Volume 6, Issue 6 (June 2009)
A Proposed Qualitative Framework for Heterogeneous Burning of Metallic Materials: The “Melting Rate Triangle”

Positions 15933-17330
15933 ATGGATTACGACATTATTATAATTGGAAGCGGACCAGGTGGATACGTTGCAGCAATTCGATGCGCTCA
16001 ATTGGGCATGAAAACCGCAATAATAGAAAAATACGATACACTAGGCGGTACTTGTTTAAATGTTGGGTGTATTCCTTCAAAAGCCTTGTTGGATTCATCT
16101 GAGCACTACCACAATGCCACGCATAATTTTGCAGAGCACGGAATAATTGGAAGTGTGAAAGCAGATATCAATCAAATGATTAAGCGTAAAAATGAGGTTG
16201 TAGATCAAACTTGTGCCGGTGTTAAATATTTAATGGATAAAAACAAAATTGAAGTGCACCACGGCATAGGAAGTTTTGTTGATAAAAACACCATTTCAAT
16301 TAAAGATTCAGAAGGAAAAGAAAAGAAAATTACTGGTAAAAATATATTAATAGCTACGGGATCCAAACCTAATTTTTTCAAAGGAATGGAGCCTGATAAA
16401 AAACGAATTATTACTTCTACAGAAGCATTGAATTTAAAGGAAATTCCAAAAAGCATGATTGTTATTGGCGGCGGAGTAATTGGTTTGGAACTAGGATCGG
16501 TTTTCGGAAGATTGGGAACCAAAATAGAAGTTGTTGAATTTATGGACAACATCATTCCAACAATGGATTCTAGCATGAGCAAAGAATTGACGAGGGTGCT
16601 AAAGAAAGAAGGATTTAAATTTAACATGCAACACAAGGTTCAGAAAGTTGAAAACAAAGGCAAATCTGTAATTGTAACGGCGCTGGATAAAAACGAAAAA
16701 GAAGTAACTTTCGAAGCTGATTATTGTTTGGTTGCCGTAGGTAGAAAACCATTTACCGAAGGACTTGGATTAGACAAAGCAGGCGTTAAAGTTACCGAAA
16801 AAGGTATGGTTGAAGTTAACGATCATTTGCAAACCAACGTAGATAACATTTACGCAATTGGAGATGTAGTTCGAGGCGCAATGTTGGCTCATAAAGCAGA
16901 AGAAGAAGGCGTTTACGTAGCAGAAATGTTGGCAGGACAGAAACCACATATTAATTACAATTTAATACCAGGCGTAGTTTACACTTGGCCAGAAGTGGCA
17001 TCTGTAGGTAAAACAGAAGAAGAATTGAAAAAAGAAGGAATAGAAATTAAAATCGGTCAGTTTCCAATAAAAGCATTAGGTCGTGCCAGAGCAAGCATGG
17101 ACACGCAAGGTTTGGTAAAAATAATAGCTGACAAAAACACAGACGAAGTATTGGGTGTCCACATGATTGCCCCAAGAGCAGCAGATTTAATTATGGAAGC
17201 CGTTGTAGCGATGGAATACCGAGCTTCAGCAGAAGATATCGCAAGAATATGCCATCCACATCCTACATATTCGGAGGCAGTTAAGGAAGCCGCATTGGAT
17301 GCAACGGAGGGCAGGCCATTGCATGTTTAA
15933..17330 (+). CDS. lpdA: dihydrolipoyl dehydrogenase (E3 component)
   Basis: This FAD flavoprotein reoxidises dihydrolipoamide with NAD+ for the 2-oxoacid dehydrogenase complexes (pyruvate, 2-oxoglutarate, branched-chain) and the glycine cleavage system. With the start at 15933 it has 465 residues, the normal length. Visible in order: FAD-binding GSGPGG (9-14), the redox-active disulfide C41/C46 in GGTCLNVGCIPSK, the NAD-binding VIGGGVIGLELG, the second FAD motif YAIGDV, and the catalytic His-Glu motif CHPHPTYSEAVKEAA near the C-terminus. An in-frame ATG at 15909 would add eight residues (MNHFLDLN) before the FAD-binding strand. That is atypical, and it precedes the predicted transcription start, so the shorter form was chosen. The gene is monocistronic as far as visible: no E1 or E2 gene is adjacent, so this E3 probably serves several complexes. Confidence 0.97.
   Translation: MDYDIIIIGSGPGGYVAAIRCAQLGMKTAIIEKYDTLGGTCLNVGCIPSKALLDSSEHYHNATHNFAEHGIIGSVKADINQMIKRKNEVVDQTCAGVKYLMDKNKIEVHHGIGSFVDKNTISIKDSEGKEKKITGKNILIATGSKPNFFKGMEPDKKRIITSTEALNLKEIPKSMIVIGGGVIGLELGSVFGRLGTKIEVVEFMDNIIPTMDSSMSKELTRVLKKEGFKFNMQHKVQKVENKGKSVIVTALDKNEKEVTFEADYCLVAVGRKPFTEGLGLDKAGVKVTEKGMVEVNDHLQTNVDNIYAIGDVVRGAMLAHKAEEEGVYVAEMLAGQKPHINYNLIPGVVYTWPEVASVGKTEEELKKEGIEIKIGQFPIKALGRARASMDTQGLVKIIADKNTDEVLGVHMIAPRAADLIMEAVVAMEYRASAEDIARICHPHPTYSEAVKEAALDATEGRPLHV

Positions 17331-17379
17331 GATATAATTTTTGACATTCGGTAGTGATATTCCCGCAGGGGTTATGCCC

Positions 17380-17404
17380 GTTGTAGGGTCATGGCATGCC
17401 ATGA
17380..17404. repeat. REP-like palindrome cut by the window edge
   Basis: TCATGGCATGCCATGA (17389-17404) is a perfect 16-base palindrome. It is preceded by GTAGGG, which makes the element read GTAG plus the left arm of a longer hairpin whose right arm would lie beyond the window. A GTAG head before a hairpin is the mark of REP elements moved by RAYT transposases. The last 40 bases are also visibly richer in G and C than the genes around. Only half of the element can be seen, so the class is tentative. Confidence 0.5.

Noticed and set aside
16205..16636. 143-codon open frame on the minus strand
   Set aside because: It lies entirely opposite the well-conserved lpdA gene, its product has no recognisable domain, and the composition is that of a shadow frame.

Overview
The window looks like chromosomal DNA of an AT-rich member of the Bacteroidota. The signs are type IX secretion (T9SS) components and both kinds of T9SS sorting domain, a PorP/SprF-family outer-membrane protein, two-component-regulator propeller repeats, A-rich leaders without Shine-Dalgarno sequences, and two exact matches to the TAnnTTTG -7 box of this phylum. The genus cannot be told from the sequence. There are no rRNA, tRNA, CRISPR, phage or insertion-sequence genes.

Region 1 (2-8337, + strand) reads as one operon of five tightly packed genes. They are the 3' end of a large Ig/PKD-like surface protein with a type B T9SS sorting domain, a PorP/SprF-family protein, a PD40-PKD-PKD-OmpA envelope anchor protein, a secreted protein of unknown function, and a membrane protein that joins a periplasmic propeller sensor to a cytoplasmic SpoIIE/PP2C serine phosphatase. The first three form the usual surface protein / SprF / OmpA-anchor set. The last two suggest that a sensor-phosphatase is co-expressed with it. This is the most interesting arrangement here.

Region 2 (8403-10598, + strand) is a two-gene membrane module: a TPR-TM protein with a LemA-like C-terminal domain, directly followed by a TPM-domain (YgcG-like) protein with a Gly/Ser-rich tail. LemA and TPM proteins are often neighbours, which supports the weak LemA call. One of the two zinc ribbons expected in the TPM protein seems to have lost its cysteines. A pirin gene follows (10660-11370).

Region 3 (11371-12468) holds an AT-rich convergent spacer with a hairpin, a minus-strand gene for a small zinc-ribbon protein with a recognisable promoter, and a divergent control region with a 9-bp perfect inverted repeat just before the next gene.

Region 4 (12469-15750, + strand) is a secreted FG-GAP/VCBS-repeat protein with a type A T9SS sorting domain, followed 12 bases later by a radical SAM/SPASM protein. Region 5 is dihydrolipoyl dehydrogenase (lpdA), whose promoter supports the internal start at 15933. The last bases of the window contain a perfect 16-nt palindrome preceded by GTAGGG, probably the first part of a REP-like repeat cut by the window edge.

This paper presents a proposed qualitative framework to discuss the heterogeneous burning of metallic materials, through parameters and factors that influence the melting rate of the solid metallic fuel (either in a standard test or in service). During burning, the melting rate is related to the burning rate and is therefore an important parameter for describing and understanding the burning process, especially since the melting rate is commonly recorded during standard flammability testing for metallic materials and is incorporated into many relative flammability ranking schemes. However, while the factors that influence melting rate (such as oxygen pressure or specimen diameter) have been well characterized, there is a need for an improved understanding of how these parameters interact as part of the overall melting and burning of the system. Proposed here is the “melting rate triangle,” which aims to provide this focus through a conceptual framework for understanding how the melting rate (of solid fuel) is determined and regulated during heterogeneous burning. In this paper, the proposed conceptual model is shown to be both (a) consistent with known trends and previously observed results, and (b) capable of being expanded to incorporate new data. Also shown are examples of how the melting rate triangle can improve the interpretation of flammability test results. Slusser and Miller previously published an “extended fire triangle” as a useful conceptual model of ignition and the factors affecting ignition, providing industry with a framework for discussion. In this paper it is shown that a melting rate triangle provides a similar qualitative framework for burning, leading to an improved understanding of the factors affecting fire propagation and extinguishment.